- How Your Biometrics Can Make Super Bowl Ads Better
- Cassini Gets Life Extension to Explore Saturn Until 2017
- Everywhere in a Flash: The Quantum Physics of Photosynthesis
Posted: 03 Feb 2010 04:57 PM PST
Brian Levine is going to tell me what commercials I like without asking my opinion. He doesn't have to ask. With the biometric toolkit developed by his company, he says that my own subconscious impulses will give it away. My heart rate, the sweatiness of my hands, and how I'm sitting in my seat will give me away.
While he set up an eye-tracker in Wired's offices, I changed into the vest and T-shirt he gave me. I attached two sticky electrodes attached to my breast bone and one beneath my rib cage on the left side of my body. The T-shirt had special holes cut into it, so that the wires could poke through from the electrodes, and plug intothe vest.A small monitor was strapped onto my finger.
COME PARTY, BIOMETRICALLY
We're bringing Innerscope into Wired's offices for a biometric Super Bowl party.During last year's Super Bowl, Innerscope found that Careerbuilder.com's advertisement scored the highest for its engagement rating. PC World later found that the same ad had created the most online buzz. This time around, Innerscope will be measuring ourlocal readers, who'll be strapped up withthe newest version of the firm's biometric tools.We want to see how our readers' biometric responses match up with the commercials they think they liked best and what the world-at-large deems successful.
There are still a few slots open for the Super Bowl party. If you'd like to bring yourself and a friend to Wired HQ to watch the game, drink some beer with Beer Robot, eat some pizza with staffers and have your skin conductance measured, just fill out this form:Wired Biometric Super Bowl Party.
Levine plugged all the wires nowrunning out from my body into a fanny pack with a little PDA in it, which transmitted wirelessly to a laptop. After a little tinkering, my body's basic data appeared on the screen in an endlessly scrolling set of scribbly lines.
Then I sat down in front of a computer screen and watched a series of video clips of cute little babies, Dexter,a video of myself (!), andrandom people dancing at a wedding. The whole time, Ihoped Levine couldn't somehow read an undiagnosed pathology from the the lines on his screen or figure out exactly the sort of advertising that would press my buy button — fears shared by neuroethicists.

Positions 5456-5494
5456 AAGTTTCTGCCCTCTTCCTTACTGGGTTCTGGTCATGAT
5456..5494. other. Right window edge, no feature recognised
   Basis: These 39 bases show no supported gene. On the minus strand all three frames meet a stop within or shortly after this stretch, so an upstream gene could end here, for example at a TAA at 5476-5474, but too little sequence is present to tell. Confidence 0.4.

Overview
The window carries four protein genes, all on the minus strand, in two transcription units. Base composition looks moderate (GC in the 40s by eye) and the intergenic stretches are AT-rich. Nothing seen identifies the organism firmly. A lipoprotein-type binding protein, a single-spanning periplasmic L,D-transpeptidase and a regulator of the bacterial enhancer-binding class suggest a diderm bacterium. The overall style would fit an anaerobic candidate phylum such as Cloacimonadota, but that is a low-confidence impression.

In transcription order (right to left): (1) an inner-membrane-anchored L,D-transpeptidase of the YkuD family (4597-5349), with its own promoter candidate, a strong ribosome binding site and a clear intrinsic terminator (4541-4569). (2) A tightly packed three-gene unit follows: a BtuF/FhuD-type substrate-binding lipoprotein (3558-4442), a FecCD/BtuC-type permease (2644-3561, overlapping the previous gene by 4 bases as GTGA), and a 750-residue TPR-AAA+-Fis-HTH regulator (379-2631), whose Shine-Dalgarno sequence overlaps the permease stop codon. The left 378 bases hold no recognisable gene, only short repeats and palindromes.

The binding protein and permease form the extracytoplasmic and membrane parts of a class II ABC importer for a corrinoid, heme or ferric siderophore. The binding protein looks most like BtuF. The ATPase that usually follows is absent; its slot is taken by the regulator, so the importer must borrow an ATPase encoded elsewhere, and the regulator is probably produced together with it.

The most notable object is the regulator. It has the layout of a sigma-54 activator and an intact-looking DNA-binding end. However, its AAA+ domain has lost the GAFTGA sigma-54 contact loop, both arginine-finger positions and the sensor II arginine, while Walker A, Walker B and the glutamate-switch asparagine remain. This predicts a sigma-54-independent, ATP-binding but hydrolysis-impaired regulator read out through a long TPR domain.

The premise of Levine's company, Innerscope, is that running this data through algorithms can tell advertisers which commercials work and which don't. They can quantify your subconscious responses to advertisements without resorting to the messiness of human language.
"We really look at unconscious measures compared to conscious measures," said Innerscope co-founder Carl Marci, director of the Social Neuroscience for the Psychotherapy Research Program atMassachusettsGeneral Hospital. "We know that5 to 25 percent of brain processing is dedicated to conscious processing. The rest is unconscious, and about half of that is emotional processing. You're talking about a massive amount of brain processing."
Some companies in the new neuromarketing field have tried to peer directly into the brain looking for clues to how consumers work. They use fMRI and EEG brain scans and other measures of what's happening in your gray matter.
The field remains "in its infancy," though, according to a 2008 Journal of Consumer Behavior review. It's hard to know how well data captured inside an fMRI machine at a laboratory relates to how your brain wouldfunction at a sports bar, for example.
Innerscope relies on less-fancy techniques, ones that have been proven to correlate with emotional response, but that technological advances have made much easier to deploy on, say, 50 people watching a football game.